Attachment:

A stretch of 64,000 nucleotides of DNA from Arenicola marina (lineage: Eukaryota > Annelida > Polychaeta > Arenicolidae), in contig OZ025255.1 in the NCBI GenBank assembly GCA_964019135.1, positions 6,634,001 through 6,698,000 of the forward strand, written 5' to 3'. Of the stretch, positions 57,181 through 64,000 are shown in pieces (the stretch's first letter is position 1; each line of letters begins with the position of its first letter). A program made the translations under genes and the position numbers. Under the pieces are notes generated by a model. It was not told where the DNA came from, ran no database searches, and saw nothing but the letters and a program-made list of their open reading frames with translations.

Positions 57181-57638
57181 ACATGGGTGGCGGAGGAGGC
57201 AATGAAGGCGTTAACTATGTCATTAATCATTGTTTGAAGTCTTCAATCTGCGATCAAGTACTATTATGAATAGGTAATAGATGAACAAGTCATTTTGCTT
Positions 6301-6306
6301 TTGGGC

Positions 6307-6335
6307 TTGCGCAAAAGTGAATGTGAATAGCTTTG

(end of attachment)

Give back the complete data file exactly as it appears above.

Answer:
A stretch of 64,000 nucleotides of DNA from Arenicola marina (lineage: Eukaryota > Annelida > Polychaeta > Arenicolidae), in contig OZ025255.1 in the NCBI GenBank assembly GCA_964019135.1, positions 6,634,001 through 6,698,000 of the forward strand, written 5' to 3'. Of the stretch, positions 57,181 through 64,000 are shown in pieces (the stretch's first letter is position 1; each line of letters begins with the position of its first letter). A program made the translations under genes and the position numbers. Under the pieces are notes generated by a model. It was not told where the DNA came from, ran no database searches, and saw nothing but the letters and a program-made list of their open reading frames with translations.

Positions 57181-57638
57181 ACATGGGTGGCGGAGGAGGC
57201 AATGAAGGCGTTAACTATGTCATTAATCATTGTTTGAAGTCTTCAATCTGCGATCAAGTACTATTATGAATAGGTAATAGATGAACAAGTCATTTTGCTT
Positions 6301-6306
6301 TTGGGC

Positions 6307-6335
6307 TTGCGCAAAAGTGAATGTGAATAGCTTTG